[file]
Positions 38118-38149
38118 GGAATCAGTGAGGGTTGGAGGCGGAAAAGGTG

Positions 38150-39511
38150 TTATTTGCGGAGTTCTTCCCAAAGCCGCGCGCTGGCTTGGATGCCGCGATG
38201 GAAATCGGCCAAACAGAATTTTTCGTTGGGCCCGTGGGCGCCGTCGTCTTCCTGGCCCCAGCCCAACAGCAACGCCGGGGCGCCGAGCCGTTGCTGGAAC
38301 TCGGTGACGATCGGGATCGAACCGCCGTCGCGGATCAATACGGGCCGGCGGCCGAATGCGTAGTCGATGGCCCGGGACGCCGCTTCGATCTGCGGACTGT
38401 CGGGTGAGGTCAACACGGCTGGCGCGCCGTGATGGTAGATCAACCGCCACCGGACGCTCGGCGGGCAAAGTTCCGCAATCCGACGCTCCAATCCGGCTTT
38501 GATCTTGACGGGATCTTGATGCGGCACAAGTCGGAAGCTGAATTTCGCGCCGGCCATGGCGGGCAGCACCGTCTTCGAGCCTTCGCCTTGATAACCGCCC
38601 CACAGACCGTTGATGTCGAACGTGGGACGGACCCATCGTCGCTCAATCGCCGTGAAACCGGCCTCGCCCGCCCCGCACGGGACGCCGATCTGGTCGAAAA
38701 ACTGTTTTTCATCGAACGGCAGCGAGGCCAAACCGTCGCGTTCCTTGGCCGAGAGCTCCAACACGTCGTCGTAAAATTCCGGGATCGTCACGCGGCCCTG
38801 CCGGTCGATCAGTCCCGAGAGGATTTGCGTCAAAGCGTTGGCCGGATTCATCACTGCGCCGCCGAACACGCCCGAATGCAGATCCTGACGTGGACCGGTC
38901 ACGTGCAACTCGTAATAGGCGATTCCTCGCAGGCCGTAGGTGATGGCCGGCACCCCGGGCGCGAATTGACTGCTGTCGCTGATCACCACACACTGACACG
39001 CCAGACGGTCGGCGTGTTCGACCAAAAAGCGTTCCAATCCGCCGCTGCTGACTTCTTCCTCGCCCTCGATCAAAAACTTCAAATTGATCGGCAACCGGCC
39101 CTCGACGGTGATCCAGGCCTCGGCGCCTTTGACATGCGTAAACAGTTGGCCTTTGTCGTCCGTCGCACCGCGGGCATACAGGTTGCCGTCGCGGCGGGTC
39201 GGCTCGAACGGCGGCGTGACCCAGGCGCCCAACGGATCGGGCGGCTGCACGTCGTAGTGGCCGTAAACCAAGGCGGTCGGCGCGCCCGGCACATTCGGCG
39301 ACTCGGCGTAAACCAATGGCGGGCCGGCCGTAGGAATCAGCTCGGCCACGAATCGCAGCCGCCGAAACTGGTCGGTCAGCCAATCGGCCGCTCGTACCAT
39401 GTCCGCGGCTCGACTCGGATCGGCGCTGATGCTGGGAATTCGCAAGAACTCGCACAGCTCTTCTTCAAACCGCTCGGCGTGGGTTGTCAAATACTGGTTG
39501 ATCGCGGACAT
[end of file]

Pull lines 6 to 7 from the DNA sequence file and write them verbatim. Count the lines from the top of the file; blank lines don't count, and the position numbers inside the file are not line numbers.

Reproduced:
38301 TCGGTGACGATCGGGATCGAACCGCCGTCGCGGATCAATACGGGCCGGCGGCCGAATGCGTAGTCGATGGCCCGGGACGCCGCTTCGATCTGCGGACTGT
38401 CGGGTGAGGTCAACACGGCTGGCGCGCCGTGATGGTAGATCAACCGCCACCGGACGCTCGGCGGGCAAAGTTCCGCAATCCGACGCTCCAATCCGGCTTT